Tragedy elicits pathos on a grand scale, arousing fear and pity through audience involvement within the emotionally charged atmosphere of the mimetic spectacle. Tragedy seeks to resolve its conflicts by way of the illusory world created by artist and actor. The pleasure-cum-pain of tragic katharsis, that is, the purification of emotions occurring at the sublime, dread-inducing moment of the protagonist’s down fall, is possible only through audience identification and involvement within the events of the play. Thus, tragedy works only as the interplay of perspectives. As spectators, we witness our own Being within the existential plight of such characters as Oedipus, Antigone, and Electra. Through the optics of the tragic-aesthetic, we perceive and experience the world through a common attunement.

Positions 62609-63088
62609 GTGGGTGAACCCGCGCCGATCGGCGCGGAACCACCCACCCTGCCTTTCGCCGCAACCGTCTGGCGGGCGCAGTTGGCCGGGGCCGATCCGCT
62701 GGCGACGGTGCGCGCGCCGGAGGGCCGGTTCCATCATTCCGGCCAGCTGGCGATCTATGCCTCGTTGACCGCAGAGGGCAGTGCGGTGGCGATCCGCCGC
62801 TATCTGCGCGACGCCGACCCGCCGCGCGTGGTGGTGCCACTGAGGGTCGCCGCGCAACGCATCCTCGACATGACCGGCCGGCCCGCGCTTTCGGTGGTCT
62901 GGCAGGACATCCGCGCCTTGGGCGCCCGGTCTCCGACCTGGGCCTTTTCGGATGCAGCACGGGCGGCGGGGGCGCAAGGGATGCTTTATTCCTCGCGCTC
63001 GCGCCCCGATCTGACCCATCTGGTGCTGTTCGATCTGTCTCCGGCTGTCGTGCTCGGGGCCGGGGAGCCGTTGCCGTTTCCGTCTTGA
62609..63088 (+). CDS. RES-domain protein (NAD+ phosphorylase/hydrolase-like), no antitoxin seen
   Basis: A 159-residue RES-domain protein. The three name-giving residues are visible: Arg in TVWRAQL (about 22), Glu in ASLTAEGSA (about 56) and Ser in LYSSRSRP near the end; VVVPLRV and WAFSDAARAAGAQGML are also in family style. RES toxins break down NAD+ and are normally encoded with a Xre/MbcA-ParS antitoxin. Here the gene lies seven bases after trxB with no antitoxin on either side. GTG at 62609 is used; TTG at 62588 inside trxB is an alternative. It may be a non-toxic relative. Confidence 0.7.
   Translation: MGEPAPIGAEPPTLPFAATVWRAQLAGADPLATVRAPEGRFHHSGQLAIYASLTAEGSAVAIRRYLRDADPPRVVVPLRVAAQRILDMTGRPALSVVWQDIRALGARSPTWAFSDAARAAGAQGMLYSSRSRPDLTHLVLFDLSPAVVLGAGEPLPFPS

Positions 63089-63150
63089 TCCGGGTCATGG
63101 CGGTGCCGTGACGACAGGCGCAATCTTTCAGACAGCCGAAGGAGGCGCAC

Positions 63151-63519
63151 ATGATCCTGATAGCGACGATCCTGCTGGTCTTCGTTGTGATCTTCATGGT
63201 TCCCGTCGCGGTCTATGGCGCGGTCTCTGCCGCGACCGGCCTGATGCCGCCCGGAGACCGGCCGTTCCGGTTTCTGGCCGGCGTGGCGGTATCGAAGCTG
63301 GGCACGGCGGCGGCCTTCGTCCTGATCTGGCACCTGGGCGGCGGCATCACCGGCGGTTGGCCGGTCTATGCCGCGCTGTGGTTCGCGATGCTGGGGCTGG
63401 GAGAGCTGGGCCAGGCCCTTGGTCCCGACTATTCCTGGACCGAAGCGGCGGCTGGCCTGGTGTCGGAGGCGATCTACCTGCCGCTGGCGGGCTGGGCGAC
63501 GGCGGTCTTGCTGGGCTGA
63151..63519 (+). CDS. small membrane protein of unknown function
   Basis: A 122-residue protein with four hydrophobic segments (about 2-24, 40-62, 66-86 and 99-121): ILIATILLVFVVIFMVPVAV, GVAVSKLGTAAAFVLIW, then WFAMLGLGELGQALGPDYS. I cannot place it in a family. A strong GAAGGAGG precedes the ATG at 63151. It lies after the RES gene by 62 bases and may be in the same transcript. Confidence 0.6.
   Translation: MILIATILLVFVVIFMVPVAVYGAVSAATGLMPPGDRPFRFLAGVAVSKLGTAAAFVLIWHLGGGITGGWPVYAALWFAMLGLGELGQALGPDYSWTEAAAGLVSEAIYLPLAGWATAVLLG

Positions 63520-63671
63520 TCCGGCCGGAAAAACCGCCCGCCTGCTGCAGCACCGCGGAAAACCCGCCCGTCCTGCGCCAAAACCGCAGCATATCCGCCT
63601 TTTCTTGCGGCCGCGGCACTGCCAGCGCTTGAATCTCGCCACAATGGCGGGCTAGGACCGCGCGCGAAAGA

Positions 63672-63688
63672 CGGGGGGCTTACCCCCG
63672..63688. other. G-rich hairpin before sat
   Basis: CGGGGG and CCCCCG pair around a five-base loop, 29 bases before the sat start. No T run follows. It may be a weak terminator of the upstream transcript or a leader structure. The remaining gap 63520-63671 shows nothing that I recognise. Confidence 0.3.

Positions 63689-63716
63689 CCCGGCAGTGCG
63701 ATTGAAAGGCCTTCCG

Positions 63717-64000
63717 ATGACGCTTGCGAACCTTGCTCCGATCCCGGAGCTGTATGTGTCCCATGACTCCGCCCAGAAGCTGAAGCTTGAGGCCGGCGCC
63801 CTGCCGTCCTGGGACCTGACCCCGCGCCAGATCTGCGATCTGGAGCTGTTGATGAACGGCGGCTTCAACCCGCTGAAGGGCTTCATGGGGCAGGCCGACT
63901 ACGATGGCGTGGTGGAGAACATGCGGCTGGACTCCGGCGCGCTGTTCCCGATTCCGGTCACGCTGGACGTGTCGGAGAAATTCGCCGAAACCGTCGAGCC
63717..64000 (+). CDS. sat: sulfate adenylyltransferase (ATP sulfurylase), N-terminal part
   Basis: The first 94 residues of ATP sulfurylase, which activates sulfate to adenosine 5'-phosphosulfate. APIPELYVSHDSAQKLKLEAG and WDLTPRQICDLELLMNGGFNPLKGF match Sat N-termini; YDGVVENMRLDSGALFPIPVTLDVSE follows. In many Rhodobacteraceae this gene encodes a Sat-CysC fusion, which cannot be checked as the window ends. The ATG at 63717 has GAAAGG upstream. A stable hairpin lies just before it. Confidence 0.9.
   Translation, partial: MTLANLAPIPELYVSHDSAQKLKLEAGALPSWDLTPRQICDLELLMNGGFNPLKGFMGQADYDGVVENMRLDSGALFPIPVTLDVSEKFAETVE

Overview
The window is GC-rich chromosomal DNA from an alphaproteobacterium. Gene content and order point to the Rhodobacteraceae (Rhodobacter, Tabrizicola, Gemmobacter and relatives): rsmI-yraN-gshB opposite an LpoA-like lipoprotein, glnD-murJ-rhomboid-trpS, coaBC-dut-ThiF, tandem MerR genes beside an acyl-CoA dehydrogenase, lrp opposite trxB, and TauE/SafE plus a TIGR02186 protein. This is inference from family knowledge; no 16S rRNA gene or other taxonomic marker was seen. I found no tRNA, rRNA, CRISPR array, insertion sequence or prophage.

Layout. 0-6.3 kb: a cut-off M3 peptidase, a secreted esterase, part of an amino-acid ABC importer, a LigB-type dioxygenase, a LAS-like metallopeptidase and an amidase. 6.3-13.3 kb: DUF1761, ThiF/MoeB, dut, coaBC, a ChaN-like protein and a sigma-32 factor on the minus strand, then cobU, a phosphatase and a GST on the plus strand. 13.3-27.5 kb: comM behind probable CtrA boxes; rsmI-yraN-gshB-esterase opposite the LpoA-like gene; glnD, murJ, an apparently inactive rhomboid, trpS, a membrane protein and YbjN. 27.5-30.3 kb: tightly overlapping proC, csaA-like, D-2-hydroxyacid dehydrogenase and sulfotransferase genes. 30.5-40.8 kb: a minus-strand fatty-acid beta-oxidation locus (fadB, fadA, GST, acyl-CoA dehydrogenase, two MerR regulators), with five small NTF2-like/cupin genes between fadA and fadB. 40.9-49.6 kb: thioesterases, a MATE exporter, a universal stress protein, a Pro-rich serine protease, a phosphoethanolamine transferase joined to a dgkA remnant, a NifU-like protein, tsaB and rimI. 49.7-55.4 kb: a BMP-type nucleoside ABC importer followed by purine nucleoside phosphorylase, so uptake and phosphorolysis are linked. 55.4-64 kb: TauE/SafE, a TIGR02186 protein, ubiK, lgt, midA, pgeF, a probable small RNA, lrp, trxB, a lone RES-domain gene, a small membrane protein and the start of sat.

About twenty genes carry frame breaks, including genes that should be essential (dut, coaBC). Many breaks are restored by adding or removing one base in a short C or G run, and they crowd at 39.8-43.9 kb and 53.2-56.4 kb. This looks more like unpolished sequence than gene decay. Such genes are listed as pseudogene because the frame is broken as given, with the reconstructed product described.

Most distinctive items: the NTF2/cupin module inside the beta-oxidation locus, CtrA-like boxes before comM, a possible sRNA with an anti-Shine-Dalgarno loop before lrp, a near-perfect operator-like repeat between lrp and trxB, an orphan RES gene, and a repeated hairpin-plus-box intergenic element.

The tragic experience of sight, sound, and symbol uncovers “truth,” or more accurately, attunes humanity in such a way as to enhance its receptivity to a new form of fundamental intuitive knowledge, which is revealed within a collective psychical-physiological moment of supreme clarity. The truths of tragedy are never purely theoretical in nature, that is, formable truths with the undisputed veracity to serve as rigid “eternal” principles for a system of knowledge. Rather, these truths emerge from an intuitive capacity within humanity, facilitating the recognition and understanding of life’s “ultimate situations,” i.e., the acknowledgment that such phenomena as death, suffering, fear, and fragility cannot be surmounted, for these conditions alone guarantee the possibility of revealing the authentic meaning of human life and freedom.